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76
Medications Common to Dialysis Patients
  • Vitamins - water soluble
  • Phosphate binder - (Phoslo, Calcium, Aluminum
    hydroxide) Give with meals
  • Iron Supplements - dont give with phosphate
    binder or calcium
  • Antihypertensives - hold prior to dialysis

77
Medications Common to Dialysis Patients contd
  • Erythropoietin
  • Calcium Supplements - Between meals, not with
    iron
  • Activated Vitamin D3 - aids in calcium absorption
  • Antibiotics - hold dose prior to dialysis if it
    dialyzes out

78
Medications
  • Many drugs or their metabolites are excreted by
    the kidney
  • Dosages - many change when used in renal failure
    patients
  • Dialyzability - many removed by dialysis varies
    between HD and PD

79
Patient Education
  • Alleviate fear
  • Dialysis process
  • Fistula/catheter care
  • Diet and fluid restrictions
  • Medication
  • Diabetic teaching

80
Transplantation
  • Treatment not cure

81
Kidney Awaiting Transplant
82
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83
Advantages
  • Restoration of normal renal function
  • Freedom from dialysis
  • Return to normal life

84
Disadvantages
  • Life long medications
  • Multiple side effects from medication
  • Increased risk of tumor
  • Increased risk of infection
  • Major surgery

85
Care of the Recipient
  • Major surgery with general anesthesia
  • Assessment of renal function
  • Assessment of fluid and electrolyte balance
  • Prevention of infection
  • Prevention and management of rejection

86
Function
  • ATN? (acute tubular necrosis)
  • 50 experience
  • Urine output gt100 lt500 cc/hr
  • BUN, creatinine, creatinine clearance
  • Fluid Balance
  • Ultrasound
  • Renal scans
  • Renal biopsy

87
Fluid Electrolyte Balance
  • Accurate I O
  • CRITICAL TO AVOID DEHYDRATION
  • Output normal - gt100 lt500 cc/hr, could be 1-2
    L/hr
  • Potential for volume overload/deficit
  • Daily weights
  • Hyper/Hypokalemia potential
  • Hyponatremia
  • Hyperglycemia

88
Prevention of Infection
  • Major complication of transplantation due to
    immunosuppression
  • HANDWASHING
  • Crowds, Kids
  • Patient Education

89
Rejection
  • Hyperacute - preformed antibodies to donor
    antigen
  • function ceases within 24 hours
  • Rx removal
  • Accelerated - same as hyperacute but slower, 1st
    week to month
  • Rx removal

90
Rejection contd
  • Acute - generally after 1st 10 days to end of 2nd
    month
  • 50 experience
  • must differentiate between rejection and
    cyclosporine toxicity
  • Rx steroids, monoclonal (OKT3), or polyclonal
    (HTG) antibodies

91
Rejection contd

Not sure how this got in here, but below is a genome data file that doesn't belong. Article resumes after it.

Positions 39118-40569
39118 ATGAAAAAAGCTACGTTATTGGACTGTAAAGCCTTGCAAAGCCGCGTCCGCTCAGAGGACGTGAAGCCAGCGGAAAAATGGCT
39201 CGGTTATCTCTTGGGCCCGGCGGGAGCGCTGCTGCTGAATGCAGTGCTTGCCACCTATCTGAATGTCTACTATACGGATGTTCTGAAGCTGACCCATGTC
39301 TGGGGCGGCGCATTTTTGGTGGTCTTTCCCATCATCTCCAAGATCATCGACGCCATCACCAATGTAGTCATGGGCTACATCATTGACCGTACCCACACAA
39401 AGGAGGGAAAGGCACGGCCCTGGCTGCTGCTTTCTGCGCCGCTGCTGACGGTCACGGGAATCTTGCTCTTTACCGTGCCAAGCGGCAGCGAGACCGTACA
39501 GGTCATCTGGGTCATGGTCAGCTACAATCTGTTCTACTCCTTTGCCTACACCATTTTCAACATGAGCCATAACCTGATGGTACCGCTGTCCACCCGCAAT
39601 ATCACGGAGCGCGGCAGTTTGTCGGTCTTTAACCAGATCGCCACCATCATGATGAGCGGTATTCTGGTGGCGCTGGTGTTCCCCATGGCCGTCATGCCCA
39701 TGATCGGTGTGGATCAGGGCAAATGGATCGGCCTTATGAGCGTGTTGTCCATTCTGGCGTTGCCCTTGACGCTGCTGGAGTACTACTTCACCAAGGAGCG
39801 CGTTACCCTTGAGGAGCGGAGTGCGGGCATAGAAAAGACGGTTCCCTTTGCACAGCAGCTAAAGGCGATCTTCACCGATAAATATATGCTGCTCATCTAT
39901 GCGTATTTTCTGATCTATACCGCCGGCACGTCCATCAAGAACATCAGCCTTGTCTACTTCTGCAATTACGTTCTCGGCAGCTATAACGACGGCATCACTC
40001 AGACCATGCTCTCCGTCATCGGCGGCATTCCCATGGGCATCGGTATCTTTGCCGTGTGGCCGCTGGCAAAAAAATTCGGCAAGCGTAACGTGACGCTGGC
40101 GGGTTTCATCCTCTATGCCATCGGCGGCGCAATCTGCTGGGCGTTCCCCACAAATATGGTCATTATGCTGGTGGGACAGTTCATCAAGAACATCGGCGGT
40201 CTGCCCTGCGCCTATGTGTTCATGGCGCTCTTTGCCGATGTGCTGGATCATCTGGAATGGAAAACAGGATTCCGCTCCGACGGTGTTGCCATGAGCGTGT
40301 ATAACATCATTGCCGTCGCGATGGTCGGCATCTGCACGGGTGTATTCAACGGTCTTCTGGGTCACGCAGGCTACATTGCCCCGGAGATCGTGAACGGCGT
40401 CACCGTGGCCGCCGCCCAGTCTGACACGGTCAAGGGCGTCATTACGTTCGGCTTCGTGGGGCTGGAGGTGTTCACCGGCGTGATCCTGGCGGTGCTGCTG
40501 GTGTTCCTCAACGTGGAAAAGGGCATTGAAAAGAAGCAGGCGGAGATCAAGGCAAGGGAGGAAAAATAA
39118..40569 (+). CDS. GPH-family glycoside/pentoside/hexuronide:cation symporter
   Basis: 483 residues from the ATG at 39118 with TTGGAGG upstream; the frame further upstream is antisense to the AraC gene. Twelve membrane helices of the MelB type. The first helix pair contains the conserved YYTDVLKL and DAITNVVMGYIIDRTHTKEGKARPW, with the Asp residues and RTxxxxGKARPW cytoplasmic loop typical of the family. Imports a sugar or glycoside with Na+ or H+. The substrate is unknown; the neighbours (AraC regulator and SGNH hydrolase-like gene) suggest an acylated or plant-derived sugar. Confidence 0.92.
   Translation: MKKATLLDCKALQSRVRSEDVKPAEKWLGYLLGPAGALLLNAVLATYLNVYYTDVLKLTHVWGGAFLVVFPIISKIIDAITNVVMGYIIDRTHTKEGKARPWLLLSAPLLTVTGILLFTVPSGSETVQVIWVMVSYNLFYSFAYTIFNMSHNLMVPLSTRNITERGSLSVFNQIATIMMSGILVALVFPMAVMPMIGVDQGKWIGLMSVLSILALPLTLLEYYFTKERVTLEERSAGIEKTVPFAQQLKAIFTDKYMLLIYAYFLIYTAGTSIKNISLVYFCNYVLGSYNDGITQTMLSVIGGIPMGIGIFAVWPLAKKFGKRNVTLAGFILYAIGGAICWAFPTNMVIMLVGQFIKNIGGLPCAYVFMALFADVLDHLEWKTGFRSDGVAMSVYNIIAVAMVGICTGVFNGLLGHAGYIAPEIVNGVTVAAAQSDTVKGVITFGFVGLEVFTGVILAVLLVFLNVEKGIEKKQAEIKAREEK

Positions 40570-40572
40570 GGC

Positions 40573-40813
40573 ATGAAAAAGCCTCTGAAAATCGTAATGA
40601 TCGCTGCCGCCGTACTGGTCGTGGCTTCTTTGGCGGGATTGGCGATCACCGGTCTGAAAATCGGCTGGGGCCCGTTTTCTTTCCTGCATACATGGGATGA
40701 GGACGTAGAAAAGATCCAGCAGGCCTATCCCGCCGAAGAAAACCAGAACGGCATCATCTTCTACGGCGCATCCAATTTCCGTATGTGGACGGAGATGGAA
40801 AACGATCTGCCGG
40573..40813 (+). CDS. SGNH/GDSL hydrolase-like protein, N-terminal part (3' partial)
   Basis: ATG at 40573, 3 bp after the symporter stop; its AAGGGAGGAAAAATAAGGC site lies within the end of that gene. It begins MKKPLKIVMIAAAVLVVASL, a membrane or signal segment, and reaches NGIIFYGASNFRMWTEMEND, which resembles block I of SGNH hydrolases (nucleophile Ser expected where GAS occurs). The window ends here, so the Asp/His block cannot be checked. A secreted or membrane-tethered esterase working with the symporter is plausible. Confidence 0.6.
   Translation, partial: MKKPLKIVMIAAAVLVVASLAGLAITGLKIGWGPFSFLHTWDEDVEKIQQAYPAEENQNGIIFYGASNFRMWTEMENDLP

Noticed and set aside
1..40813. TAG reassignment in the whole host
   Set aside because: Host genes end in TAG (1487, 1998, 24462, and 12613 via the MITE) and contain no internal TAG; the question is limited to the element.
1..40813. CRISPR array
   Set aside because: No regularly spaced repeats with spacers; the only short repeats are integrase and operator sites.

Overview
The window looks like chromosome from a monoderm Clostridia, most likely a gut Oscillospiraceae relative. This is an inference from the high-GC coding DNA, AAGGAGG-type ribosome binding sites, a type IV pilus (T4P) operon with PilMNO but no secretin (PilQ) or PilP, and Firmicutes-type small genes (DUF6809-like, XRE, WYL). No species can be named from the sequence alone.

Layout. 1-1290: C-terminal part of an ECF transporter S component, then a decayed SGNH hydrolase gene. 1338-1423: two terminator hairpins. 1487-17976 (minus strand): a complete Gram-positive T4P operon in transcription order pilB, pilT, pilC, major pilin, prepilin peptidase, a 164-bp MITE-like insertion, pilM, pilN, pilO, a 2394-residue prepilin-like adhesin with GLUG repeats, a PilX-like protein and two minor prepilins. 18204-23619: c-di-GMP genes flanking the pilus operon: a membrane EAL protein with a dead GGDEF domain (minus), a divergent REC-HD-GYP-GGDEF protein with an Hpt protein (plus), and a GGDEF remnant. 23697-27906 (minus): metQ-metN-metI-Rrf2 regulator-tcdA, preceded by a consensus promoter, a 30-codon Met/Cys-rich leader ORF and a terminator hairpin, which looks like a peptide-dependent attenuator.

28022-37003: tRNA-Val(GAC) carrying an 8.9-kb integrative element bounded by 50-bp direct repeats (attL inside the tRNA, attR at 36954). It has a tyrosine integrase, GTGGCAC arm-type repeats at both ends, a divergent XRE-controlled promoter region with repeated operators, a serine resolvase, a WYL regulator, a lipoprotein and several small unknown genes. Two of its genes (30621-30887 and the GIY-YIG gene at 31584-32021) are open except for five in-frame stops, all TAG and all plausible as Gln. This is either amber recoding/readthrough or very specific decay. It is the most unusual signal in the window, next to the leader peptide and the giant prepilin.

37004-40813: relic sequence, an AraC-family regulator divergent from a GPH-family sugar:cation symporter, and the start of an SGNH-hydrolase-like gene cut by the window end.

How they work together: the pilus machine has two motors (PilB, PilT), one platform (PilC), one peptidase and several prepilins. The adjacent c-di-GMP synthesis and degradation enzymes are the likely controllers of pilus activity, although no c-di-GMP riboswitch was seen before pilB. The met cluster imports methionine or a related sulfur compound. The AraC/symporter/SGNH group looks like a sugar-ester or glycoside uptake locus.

• Chronic - gradual process of graft dysfunction
  • Repeated rejection episodes that have not been
    completely resolved with treatment
  • Rx return to dialysis or re-transplantation

92
Immunosuppressant Drugs
  • Prednisone
  • Prevents infiltration of T lymphocytes
  • Side effects
  • cushnoid changes
  • Avascular Necrosis
  • GI disturbances
  • Diabetes
  • infection
  • risk of tumor

93
Immunosuppressant Drugs contd
  • Azathioprine (Imuran)
  • Prevents rapid growing lymphocytes
  • Side Effects
  • bone marrow toxicity
  • hepatotoxicity
  • hair loss
  • infection
  • risk of tumor

94
Immunosuppressant Drugs contd
  • Cyclosporin
  • Interferes with production of interleukin 2 which
    is necessary for growth and activation of T
    lymphocytes.
  • Side Effects
  • Nephrotoxicity
  • HTN
  • Hepatotoxicity
  • Gingival hyperplasia
  • Infection

95
Immunosuppressant Drugs contd
  • Cytoxan - in place of Imuran less toxic
  • FK506 - 100 x more potent than Cyclosporin
  • Prograf
  • Cellcept
  • other in trials

96
Immunosuppressant Drugs contd
  • OKT3 - monoclonal antibody used to treat
    rejection or induce immunosuppression
  • decreases CD3 cells within 1 hour
  • Side effects
  • anaphylaxis
  • fever/chills
  • pulmonary edema
  • risk of infection
  • tumors
  • 1st dose reaction expected wanted, pre-treat
    with Benadryl, Tylenol, Solumedrol

97
Immunosuppressant Drugs contd
  • Atgam - polyclonal antibody used to treat
    rejection or induce immunosuppression
  • decreased number of T lymphocytes
  • Side effects
  • anaphylaxis
  • fever chills
  • leukopenia
  • thrombocytopenia
  • risk of infection
  • tumor

98
Patient Education
  • Signs of infection
  • Prevention of infection
  • Signs of rejection
  • decreased urine output
  • increased weight gain
  • tenderness over kidney
  • fever gt 100 degrees F
  • Medications
  • time, dose, side effects